What is hospice care?
Veterinary Hospice is a program that provides compassionate end-of life care for geriatric and terminally ill patients. Here at Animal Hospital of Rowlett and Animal Hospital of Heath, we are dedicated to maintaining comfort and quality of life for our terminally ill or geriatric pets until natural death occurs or the family elects peaceful euthanasia. We design individualized hospice care programs based on your pet’s needs, your needs and beliefs, and goals for your pet. An essential part of the program is education about the disease and aging process, expectations, prognosis, pain management and caring for your pet within the home environment. Hospice care assists pet parents in determining quality of life (QOL) issues and end of life planning for your beloved companion. These services are offered in the clinic and most are also available in the comfort of your home. Home visits can decrease your pets stress and allows the veterinarian to evaluate your pet in the natural surroundings to better evaluate pain and environmental needs. The hospice program allows pet parents to have time to say good- bye to their beloved friends and companions while cherishing the human animal bond.
As a member of the International Association for Animal Hospice and Palliative Care (IAAHPC), we at Animal Hospital of Rowlett promote hospice/palliative care for animal companions as an alternative to premature euthanasia and as an alternative to prolonged suffering which can result either from isolating an animal in intensive care or from inadequately treating the animal at home.
We emphasize the terminally ill animal's quality of life and recognize that hospice/palliative care provides the animal's family precious quality time with the animal, and helps the family cope with the approaching death of their beloved companion. We recognize that different belief systems exist regarding the meaning of life and death of companion animals, what they experience during active dying and what happens after death.
Learn more about our relationship with you, your terminally ill pet, and the International Association for Animal Hospice and Palliative Care (IAAHPC).
What we offer and why.
Each hospice program is uniquely designed for your individual pet. We take into consideration the individual patients’ personality, medical conditions and needs, and the pet family’s wishes, goals and budget. We give guidance and help to determine when it is time to let go. We aid in assisting with the decision and help give pet parents time to come to terms with the situation and time to say good-bye while keeping your pet comfortable. We believe that providing a loving and nurturing environment for both pets and pet parents is essential for allowing peaceful closure at such a difficult time.
Animal Hospital of Rowlett/Animal Hospital of Heath veterinary hospice care program and in-home euthanasia includes but is not limited to the following services: (Most services can also be provided within the comfort of the pet’s home as well as in the clinic).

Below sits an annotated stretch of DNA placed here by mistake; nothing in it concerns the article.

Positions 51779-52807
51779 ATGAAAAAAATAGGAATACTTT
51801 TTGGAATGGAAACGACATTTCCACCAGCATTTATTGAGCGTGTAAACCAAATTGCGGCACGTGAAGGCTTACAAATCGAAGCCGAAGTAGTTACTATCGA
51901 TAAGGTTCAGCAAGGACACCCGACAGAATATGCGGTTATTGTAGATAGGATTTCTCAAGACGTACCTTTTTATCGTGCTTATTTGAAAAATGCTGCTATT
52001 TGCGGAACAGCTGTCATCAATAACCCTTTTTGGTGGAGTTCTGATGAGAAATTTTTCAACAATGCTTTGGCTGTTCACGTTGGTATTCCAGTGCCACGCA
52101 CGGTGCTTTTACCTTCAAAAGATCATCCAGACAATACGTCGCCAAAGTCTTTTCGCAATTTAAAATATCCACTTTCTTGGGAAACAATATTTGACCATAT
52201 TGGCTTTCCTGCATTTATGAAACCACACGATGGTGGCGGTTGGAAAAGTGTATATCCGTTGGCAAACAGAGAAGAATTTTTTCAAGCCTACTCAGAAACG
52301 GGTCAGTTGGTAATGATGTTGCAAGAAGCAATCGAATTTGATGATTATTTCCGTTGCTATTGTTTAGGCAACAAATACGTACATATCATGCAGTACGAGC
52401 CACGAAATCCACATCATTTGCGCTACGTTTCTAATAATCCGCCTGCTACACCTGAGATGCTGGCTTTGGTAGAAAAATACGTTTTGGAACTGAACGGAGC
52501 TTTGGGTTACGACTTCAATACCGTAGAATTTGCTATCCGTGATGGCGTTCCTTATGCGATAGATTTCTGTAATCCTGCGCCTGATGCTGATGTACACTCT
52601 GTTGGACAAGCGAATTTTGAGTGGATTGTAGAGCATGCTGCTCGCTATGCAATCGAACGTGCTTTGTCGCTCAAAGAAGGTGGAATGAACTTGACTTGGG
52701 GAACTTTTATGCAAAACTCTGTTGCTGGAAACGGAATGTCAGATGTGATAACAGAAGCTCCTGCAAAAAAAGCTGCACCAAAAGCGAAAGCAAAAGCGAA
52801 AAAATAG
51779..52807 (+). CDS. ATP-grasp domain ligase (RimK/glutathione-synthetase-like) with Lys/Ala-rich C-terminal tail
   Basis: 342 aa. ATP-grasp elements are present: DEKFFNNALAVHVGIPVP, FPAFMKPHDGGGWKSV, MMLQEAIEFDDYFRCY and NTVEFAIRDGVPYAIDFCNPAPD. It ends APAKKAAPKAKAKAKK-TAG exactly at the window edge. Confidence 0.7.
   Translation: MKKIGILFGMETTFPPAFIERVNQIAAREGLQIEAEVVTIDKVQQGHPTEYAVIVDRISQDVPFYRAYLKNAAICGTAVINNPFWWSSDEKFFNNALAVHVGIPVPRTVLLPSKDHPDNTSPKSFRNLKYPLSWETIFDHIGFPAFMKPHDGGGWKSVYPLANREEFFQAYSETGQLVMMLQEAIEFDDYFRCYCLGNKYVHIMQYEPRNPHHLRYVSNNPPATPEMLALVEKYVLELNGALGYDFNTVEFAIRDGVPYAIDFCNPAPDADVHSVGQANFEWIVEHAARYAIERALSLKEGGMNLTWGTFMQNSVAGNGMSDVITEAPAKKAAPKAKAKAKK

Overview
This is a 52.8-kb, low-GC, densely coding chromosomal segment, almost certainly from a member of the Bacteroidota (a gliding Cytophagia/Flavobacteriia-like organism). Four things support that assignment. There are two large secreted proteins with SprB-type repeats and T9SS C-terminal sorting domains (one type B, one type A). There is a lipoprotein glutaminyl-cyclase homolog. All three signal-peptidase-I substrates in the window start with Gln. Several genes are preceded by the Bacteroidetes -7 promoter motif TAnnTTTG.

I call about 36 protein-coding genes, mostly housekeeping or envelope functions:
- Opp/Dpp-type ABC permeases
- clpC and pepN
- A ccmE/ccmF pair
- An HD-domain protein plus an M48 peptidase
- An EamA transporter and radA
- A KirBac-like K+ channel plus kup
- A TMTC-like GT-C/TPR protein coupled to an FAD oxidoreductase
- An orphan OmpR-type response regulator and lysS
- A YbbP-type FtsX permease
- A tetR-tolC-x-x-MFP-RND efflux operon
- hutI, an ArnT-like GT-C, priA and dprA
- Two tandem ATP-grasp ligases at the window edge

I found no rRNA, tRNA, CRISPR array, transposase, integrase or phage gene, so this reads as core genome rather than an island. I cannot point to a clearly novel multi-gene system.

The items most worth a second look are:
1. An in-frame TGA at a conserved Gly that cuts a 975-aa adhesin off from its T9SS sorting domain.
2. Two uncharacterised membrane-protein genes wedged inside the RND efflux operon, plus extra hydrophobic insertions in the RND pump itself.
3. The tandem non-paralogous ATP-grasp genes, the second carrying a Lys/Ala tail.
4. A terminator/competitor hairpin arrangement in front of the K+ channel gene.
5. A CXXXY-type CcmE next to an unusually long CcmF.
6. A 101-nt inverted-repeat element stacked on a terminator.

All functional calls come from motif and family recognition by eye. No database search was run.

- pain recognition and management
- wound care
- fluid therapy
- medication administration
- nutrition consultations
- sanitary clips
- education about the end stage disease processes
- quality of life assessment
- guidance and counseling on end of life preparation and planning
- hospital day care
- in-home blood draws
- in-home environment assessment and consultations
End of life discussions and decisions
When to know it is time to let go. Making the choice of humane euthanasia for your pet may be one of the most difficult decisions you ever make. We are here to assist you and support you through the decision making process and assess your pet to determine when humane euthanasia is recommended. Often pet parents hope for their pet to close their eyes and die peacefully in their sleep, this is rarely the case due to the effects of disease on the pet's body. Instead, a natural death may be prolonged, painful and upsetting to witness. One way to assess when the time to say goodbye may be near is by marking the days on the calendar with good days versus bad days. To determine a good day versus bad day you need to take into account multiple things including but not limited to:
- Change in attitude (depression, confusion, aggression)
- Difficulty in getting around, incontinence
- Lack of interest in doing the things they love
- Changes in appetite and thirst
- Ability to breath easily
We can customize a quality of life scale to your pets certain disease process to help aid you in this process. Once bad days start to outnumber good days, quality of life may be diminished to a point that peaceful euthanasia should be considered. When the ability to have a healthy human-animal bond is compromised, the end is near. The decision for humane euthanasia is not ever an easy decision but needs to be made if your pet is suffering. The veterinarians at Animal Hospital of Rowlett/Animal Hospital of Heath will help aid you in that decision. If death comes peacefully and painlessly at home, that is okay as well.
What is euthanasia and what is the process of euthanization?